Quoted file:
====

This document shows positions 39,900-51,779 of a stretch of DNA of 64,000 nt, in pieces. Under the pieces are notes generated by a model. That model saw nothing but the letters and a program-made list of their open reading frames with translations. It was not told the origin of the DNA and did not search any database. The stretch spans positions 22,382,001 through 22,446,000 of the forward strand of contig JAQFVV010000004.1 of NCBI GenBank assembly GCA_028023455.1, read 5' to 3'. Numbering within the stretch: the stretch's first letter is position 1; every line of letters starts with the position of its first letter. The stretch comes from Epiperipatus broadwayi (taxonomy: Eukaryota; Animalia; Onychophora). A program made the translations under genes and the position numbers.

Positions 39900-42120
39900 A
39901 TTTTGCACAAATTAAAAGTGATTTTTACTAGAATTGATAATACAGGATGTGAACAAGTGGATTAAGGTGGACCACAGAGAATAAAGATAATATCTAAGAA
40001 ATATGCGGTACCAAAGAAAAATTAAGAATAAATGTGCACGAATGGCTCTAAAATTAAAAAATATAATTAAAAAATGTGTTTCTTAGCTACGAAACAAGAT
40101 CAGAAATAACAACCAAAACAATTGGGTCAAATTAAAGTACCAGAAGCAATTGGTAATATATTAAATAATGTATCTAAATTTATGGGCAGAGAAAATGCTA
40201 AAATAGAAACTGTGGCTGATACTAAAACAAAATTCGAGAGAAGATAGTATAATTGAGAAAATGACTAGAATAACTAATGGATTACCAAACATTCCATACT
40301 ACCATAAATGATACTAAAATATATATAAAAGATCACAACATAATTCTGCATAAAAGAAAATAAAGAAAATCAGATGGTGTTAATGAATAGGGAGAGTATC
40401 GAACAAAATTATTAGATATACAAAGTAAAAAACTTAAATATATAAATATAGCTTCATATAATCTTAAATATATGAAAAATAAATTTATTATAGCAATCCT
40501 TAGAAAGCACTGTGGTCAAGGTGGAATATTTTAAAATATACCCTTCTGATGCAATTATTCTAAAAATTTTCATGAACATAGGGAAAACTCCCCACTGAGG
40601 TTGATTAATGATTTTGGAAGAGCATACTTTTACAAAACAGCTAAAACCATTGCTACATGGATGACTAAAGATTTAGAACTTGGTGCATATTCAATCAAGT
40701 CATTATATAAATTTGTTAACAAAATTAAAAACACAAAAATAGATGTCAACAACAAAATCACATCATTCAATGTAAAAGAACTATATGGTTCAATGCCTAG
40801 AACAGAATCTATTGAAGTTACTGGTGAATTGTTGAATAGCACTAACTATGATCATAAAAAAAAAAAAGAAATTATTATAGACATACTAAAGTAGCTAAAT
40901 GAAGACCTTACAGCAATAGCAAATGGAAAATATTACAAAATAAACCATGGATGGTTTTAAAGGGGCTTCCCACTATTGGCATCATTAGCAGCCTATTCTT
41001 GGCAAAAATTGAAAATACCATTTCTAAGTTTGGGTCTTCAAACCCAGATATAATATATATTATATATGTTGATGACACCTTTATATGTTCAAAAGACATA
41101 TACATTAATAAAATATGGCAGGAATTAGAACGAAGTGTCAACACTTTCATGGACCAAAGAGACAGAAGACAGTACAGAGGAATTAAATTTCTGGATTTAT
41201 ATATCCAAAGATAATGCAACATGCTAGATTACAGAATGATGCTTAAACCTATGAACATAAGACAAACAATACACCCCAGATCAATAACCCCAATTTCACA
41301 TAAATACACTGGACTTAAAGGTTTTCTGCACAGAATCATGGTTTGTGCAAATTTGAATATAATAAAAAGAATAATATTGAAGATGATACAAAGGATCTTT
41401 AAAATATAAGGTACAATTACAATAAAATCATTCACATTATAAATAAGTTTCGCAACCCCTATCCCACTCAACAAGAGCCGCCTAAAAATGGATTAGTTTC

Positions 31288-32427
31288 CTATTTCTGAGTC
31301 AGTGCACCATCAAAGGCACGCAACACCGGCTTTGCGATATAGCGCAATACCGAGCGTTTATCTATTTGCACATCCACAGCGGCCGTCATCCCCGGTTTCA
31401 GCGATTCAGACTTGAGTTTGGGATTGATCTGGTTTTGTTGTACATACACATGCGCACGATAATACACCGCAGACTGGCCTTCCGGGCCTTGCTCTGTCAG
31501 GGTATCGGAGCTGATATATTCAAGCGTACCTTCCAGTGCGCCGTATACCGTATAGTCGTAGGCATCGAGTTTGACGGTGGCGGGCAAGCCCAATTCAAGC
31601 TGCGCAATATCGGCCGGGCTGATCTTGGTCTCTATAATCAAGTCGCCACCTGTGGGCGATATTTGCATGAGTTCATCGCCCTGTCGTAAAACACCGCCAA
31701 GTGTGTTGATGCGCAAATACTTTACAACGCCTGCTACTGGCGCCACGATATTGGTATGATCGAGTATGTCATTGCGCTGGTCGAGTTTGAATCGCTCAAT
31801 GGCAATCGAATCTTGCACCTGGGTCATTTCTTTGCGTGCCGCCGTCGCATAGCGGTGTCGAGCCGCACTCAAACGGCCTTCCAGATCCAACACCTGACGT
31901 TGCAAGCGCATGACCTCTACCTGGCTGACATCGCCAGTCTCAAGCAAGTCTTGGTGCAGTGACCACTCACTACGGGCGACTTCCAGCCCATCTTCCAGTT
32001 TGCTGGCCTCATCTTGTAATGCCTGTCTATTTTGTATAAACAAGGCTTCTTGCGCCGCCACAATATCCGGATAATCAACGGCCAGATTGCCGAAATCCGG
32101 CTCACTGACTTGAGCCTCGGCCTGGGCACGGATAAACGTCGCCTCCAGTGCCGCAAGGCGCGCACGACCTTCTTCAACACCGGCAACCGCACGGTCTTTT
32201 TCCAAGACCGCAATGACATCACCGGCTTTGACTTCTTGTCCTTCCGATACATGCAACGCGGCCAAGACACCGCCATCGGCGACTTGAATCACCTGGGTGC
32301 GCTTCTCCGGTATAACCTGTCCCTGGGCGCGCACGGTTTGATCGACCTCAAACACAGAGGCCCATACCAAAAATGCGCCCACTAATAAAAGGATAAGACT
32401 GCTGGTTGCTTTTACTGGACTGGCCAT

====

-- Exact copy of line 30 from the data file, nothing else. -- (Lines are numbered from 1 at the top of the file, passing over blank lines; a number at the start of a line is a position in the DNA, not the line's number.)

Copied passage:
32101 CTCACTGACTTGAGCCTCGGCCTGGGCACGGATAAACGTCGCCTCCAGTGCCGCAAGGCGCGCACGACCTTCTTCAACACCGGCAACCGCACGGTCTTTT